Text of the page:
Novel opto-electronic and plastic fibre sensors

Ioannides, Nicos (1998) Novel opto-electronic and plastic fibre sensors. Doctoral thesis, University of North London.


The design and performance of a novel displacement sensor is investigated both theoretically and experimentally. This is an optical, extrinsic and differential sensor based on the inverse square law and is insensitive to source intensity variations. It can, in principle, be implemented using only opto-electronic components or it can incorporate optical fibres to allow for EMI free and remote operation. The sensor is implemented using Plastic Optical Fibres (POF) as these offer considerable advantages over glass fibres or glass fibre bundles. The sensor head consists of three POFs positioned side by side and displaced from each other parallel to the axis of the sensor head by a separation X, (mm). The middle POF is coupled to a red LED and emits light onto a flat target with the two outer fibres receiving the reflected light from the target and guiding it to two silicon PIN photodiodes.

Theoretical investigations on the behaviour of the sensor are presented for ranges between 0 mm and 100 mm, and for targets with different reflectivities. Non-linearities in the form of a spike are shown to exist in the very short ranges resulting in a minimum operational range of about 15 nun Beyond this minimum range the sensor response is linear and depends on the reflectivity of the target, the accuracy of calibration between the two detectors, any offset voltage present in any of the detectors, possible errors on the detected signals and the X, separation which in principle can be used to scale the sensor.

Experimental results obtained confirm the long and linear operational range of the sensor (between 15 mm and 90 mm for a mirror target and between 20 mm and 100 mm for a matt white paper target). Likely variations in the source light intensity do not affect the performance and accuracy of the sensor. Measurements performed with various X, separations verify the scalability feature of the sensor in that by increasing X, one can achieve longer operational ranges. Temperature variations up to 40 °c do not affect the linearity of response. Effects arising from angular misalignment of the target and/or the ends of the three POFs are also investigated and could be minimised by rotating the emitting POF. Matt white paper is concluded as the preferred type of target since it offers a longer linear operational range with less stringent alignment requirements as opposed to reflective targets.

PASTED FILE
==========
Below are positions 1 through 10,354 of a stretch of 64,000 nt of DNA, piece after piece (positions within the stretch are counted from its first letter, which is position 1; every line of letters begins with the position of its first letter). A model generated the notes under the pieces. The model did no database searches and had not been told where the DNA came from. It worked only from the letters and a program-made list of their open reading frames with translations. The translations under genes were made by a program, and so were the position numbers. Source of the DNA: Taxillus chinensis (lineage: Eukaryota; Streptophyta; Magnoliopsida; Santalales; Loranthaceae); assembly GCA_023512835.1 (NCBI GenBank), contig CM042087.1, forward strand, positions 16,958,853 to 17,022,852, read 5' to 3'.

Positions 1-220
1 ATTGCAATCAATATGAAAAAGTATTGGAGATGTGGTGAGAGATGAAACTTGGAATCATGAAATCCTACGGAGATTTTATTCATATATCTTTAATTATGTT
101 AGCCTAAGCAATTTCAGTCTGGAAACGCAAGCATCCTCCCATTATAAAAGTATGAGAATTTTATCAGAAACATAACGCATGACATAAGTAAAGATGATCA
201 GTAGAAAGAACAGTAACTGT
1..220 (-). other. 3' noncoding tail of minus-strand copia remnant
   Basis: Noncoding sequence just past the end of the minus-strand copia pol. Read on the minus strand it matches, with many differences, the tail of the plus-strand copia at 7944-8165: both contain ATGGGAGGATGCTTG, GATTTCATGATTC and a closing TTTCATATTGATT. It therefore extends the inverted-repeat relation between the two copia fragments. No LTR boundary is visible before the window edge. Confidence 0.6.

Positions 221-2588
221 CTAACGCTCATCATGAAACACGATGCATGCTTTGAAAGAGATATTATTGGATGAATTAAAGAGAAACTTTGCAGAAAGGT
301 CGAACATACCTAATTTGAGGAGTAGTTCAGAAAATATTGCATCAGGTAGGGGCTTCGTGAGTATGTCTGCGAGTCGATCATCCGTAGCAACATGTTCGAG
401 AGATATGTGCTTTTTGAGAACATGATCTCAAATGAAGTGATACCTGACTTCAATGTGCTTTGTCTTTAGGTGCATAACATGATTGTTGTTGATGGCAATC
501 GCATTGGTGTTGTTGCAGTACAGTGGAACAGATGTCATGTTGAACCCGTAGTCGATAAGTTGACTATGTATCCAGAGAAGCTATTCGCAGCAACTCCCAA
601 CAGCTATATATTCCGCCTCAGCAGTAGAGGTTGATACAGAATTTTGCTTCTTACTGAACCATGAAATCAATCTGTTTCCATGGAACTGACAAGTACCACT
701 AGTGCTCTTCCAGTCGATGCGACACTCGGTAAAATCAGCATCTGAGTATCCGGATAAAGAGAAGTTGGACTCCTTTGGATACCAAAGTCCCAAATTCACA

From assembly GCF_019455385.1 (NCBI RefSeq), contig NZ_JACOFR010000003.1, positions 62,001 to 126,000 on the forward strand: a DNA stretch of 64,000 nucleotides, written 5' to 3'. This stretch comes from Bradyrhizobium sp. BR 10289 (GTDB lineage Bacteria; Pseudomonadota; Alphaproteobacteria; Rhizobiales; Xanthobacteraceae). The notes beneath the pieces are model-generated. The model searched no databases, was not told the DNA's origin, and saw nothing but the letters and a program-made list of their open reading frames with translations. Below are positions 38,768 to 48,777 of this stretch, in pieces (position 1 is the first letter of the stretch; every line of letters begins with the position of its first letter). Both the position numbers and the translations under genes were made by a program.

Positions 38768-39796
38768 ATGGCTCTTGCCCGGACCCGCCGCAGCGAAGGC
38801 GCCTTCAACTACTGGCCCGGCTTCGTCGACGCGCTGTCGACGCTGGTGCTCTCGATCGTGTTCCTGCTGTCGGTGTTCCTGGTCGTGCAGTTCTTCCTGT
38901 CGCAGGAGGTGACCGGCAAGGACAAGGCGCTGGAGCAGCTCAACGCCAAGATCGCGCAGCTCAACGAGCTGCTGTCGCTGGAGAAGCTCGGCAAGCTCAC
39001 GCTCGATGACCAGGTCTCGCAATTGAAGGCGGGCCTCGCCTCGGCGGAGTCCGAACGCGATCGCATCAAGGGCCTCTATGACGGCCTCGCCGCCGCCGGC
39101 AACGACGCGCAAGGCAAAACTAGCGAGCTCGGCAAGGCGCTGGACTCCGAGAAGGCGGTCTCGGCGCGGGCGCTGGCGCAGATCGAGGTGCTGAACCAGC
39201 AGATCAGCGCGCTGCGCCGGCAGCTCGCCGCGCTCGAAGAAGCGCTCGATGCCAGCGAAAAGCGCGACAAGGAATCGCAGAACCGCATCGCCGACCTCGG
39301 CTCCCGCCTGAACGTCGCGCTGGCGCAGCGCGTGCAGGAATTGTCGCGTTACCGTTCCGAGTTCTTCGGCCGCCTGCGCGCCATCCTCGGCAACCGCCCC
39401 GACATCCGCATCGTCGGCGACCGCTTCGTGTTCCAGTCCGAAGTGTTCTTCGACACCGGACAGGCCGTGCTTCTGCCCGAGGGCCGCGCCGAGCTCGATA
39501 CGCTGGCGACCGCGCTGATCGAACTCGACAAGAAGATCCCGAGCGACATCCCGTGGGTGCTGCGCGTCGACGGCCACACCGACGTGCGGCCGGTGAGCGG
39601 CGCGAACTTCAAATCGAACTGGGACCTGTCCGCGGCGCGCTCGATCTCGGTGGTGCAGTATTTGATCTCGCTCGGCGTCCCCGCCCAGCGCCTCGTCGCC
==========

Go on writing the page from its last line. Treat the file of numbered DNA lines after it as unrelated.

Operation of the sensor under ambient illumination conditions is demonstrated using suitable electronic circuitry with filtering facilities. The result is a linear operational range of 60 mm with 1 % accuracy with a matt white paper target.

An automated version of the sensor under software control is also demonstrated for monitoring large amplitude (0.15 mm - 6 mm), single degree vibrations. The maximum determined frequency of the vibrating surface is about 150 Hz and this is only limited by the target displacement which is close to the resolution limits of this version of the sensor (0.15 mm).

This novel sensor offers considerable advantages over other sensors reported in the literature. It is shown to offer a very long and linear operational range in excess of 100 mm, with accuracy better than 1 % and resolution better than 0.2 % of range, and currently this performance is only limited by the electronic circuitry used. Overall, the proposed sensor offers a superior sensor head arrangement and performance combination and its cost is expected to be very low. Suggestions for improvements and other applications are offered.

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